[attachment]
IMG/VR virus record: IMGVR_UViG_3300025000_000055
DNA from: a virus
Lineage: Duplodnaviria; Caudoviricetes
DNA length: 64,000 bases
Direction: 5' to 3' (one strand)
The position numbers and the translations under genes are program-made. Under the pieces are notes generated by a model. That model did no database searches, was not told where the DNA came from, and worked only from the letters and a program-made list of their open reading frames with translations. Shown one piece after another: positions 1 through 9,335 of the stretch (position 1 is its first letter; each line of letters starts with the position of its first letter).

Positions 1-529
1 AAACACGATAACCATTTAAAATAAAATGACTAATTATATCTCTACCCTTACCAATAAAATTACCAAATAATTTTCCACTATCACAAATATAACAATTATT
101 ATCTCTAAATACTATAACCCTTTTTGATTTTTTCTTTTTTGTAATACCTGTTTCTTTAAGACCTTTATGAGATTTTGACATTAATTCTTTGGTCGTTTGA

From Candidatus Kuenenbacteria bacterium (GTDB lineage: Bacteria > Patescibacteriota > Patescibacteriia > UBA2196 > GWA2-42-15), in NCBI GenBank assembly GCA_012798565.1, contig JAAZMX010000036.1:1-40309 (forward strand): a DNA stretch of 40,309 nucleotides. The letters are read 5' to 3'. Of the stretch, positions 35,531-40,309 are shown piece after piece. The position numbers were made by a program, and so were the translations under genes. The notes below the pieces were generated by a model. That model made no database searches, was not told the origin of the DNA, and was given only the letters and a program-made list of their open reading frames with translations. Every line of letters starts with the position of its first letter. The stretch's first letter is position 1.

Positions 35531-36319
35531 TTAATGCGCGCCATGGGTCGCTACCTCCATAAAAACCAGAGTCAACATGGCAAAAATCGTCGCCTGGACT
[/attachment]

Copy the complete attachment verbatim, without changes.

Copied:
IMG/VR virus record: IMGVR_UViG_3300025000_000055
DNA from: a virus
Lineage: Duplodnaviria; Caudoviricetes
DNA length: 64,000 bases
Direction: 5' to 3' (one strand)
The position numbers and the translations under genes are program-made. Under the pieces are notes generated by a model. That model did no database searches, was not told where the DNA came from, and worked only from the letters and a program-made list of their open reading frames with translations. Shown one piece after another: positions 1 through 9,335 of the stretch (position 1 is its first letter; each line of letters starts with the position of its first letter).

Positions 1-529
1 AAACACGATAACCATTTAAAATAAAATGACTAATTATATCTCTACCCTTACCAATAAAATTACCAAATAATTTTCCACTATCACAAATATAACAATTATT
101 ATCTCTAAATACTATAACCCTTTTTGATTTTTTCTTTTTTGTAATACCTGTTTCTTTAAGACCTTTATGAGATTTTGACATTAATTCTTTGGTCGTTTGA

From Candidatus Kuenenbacteria bacterium (GTDB lineage: Bacteria > Patescibacteriota > Patescibacteriia > UBA2196 > GWA2-42-15), in NCBI GenBank assembly GCA_012798565.1, contig JAAZMX010000036.1:1-40309 (forward strand): a DNA stretch of 40,309 nucleotides. The letters are read 5' to 3'. Of the stretch, positions 35,531-40,309 are shown piece after piece. The position numbers were made by a program, and so were the translations under genes. The notes below the pieces were generated by a model. That model made no database searches, was not told the origin of the DNA, and was given only the letters and a program-made list of their open reading frames with translations. Every line of letters starts with the position of its first letter. The stretch's first letter is position 1.

Positions 35531-36319
35531 TTAATGCGCGCCATGGGTCGCTACCTCCATAAAAACCAGAGTCAACATGGCAAAAATCGTCGCCTGGACT